Diatonic set theory is a subdivision or application of musical set theory which applies the techniques and insights of discrete mathematics to properties of the diatonic collection such as maximal evenness, Myhill's property, well formedness, the deep scale property, cardinality equals variety, and structure implies multiplicity. The name is something of a misnomer as the concepts involved usually apply much more generally, to any periodically repeating scale.
Music theorists working in diatonic set theory include Eytan Agmon, Gerald J. Balzano, Norman Carey, David Clampitt, John Clough, Jay Rahn, and mathematician Jack Douthett. A number of key concepts were first formulated by David Rothenberg, who published in the journal Mathematical Systems Theory, and Erv Wilson, working entirely outside of the academic world.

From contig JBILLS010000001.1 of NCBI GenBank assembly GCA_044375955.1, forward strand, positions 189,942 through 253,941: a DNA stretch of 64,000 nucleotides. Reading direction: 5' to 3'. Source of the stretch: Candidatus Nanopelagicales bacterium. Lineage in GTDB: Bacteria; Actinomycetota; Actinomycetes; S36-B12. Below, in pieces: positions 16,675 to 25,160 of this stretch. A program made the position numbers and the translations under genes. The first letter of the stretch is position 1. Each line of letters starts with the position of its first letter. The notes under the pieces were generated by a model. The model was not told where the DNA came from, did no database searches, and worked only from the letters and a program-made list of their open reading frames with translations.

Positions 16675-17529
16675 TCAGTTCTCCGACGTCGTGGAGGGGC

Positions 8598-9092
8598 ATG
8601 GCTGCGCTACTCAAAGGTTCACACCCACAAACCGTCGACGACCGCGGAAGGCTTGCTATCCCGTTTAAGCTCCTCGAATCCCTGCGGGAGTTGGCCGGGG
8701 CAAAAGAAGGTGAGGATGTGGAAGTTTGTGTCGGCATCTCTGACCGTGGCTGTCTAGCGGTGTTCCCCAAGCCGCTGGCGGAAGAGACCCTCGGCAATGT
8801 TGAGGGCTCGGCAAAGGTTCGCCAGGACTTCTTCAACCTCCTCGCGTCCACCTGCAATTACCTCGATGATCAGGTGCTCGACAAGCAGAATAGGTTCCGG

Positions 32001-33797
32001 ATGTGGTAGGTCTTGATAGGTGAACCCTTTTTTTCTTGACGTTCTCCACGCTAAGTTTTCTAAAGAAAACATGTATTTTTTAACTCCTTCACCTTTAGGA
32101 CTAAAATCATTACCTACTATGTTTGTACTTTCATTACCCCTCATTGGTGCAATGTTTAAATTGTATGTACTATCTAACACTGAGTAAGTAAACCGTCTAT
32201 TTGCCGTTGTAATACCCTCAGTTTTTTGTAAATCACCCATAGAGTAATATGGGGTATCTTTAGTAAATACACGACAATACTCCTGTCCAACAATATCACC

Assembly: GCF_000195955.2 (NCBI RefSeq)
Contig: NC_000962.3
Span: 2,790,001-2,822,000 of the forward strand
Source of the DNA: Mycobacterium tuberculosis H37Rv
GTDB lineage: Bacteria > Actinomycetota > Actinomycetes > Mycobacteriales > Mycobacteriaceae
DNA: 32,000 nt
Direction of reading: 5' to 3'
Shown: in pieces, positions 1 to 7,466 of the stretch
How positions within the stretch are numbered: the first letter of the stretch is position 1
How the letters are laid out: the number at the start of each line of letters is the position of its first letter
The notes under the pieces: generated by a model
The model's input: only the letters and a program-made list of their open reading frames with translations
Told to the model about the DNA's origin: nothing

- Johnson, Timothy (2003), Foundations of Diatonic Theory: A Mathematically Based Approach to Music Fundamentals, Key College Publishing. ISBN 1-930190-80-8.
- Balzano, Gerald, "The Pitch Set as a Level of Description for Studying Musical Pitch Perception", Music, Mind and Brain, the Neurophysiology of Music, Manfred Clynes, ed., Plenum Press, 1982.
- Carey, Norman and Clampitt, David (1996), "Self-Similar Pitch Structures, Their Duals, and Rhythmic Analogues", Perspectives of New Music 34, no. 2: 62-87.
- Grady, Kraig, (2007), An Introduction to the Moments of Symmetry, Wilson Archives
- Wilson, Erv (1975), Letter to Chalmers pertaining to MOMENTS OF SYMMETRY/TANABE CYCLE
- Rahn, Jay (1977), "Some Recurrent Features of Scales", In Theory Only 2, no. 11-12: 43-52.
- Rothenberg, David, (1978), A Model for Pattern Perception with Musical Applications parts I, II, and III, Mathematical Systems Theory, 11, 199-234, 353-372, 12, 73-101.